Tag Archives: Volume 38 Issue 3

Old Principles, New Technology, and the Future of Notice in Newspapers

The American newspaper industry is dying. Nearly two hundred newspapers have turned their last pages in recent years due to declining advertising and subscription revenue, and the propagation of free information on the Internet. In 2008, the 100-year-old Christian Science … Continue reading

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Google Books: An Orphan Works Solution?

In 2002, Google took on one of the most epic tasks in literary history: creating and maintaining the largest and most comprehensive digital library the world has ever seen. Google aims to include every book ever printed in the endeavor … Continue reading

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Mistrial in 140 Characters or Less? How the Internet and Social Networking are Undermining the American Jury System and What Can Be Done to Fix It

In a scene from the classic American film, 12 Angry Men, Henry Fonda, as the unwavering and steadfast Juror Number Eight, is the lone member of the jury convinced that the prosecution has failed to prove its case against the … Continue reading

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The Influence of the American Lawyers’ Code of Conduct on ABA Rules and Standards

In 1980, the Kutak Commission published a Discussion Draft of the American Bar Association’s Model Rules of Professional Conduct (“Model Rules”). Out of concern that the Model Rules would not adequately reflect the views of practicing lawyers, or adequately protect … Continue reading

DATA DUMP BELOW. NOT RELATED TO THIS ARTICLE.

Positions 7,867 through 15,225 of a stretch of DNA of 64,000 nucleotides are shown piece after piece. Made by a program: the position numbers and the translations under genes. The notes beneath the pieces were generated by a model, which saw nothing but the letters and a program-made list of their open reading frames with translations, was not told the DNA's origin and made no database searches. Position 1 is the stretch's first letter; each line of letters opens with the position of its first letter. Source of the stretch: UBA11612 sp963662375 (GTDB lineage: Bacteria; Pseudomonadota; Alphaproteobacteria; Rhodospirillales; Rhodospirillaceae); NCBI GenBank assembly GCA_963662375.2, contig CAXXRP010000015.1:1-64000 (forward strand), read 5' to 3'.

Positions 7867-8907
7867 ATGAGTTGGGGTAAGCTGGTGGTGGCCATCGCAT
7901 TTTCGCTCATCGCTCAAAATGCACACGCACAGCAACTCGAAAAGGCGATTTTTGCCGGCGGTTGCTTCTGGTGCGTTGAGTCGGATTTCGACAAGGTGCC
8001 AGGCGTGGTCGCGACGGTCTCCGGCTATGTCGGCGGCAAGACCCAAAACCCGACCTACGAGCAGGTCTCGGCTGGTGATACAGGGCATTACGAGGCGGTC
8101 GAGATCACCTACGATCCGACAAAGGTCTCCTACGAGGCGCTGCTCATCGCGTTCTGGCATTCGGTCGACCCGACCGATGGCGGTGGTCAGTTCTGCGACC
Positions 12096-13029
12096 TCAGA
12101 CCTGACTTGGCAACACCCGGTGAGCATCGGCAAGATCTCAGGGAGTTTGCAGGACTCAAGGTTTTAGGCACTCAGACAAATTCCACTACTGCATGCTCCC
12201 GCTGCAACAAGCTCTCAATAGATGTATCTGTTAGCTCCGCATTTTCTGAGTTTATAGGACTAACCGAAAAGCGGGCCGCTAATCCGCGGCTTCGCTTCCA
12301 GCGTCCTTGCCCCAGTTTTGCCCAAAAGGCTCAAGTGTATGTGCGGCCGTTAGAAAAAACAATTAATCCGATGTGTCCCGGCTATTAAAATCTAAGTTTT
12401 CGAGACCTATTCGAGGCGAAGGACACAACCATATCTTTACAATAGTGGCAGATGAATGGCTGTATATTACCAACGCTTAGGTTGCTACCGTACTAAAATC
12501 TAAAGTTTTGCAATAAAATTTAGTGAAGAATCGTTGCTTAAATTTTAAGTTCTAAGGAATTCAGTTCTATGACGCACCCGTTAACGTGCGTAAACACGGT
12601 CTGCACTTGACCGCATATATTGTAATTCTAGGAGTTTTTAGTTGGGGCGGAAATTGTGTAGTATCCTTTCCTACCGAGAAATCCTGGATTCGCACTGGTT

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Lawyering in the Supreme Court

At the beginning of the Supreme Court Term, Marcia Coyle, who is one of the Supreme Court reporters for the National Law Journal, wrote an article about the upcoming Supreme Court Term. And one of the things that she focused … Continue reading

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The Civil Government Litigator: A View From the Jury Box

Much has been written about the professional role and responsibilities of criminal prosecutors. Prosecutors are considered ethically and professionally exceptional. Courts and the profession expect more from them than from lawyers for private parties: We expect prosecutors to “seek justice.” … Continue reading

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A View From Inside the Ropes: A Prosecutor’s Viewpoint on Disclosing Exculpatory Evidence

In late August 2009, after thirty years as a local and state prosecutor, I began a new position as a Visiting Assistant Professor at the Hofstra University School of Law. Within three weeks of my first class, I received a … Continue reading

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The (Lack of) Enforcement of Prosecutor Disclosure

Criminal defense lawyers and academics have long complained of failures by prosecutors to honor their constitutional and ethical obligations to disclose exculpatory information. In recent years, such prosecutorial failures have gained the attention of a broad audience. The advent of … Continue reading

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Policing Prosecutors: What Role Can Appellate Courts Play?

Thank you for the opportunity to participate in Hofstra’s seventh legal ethics conference. I consider it a privilege to be invited. The goals of this conference are impressive and ambitious, but let me confess that mine is a frustrating topic. … Continue reading

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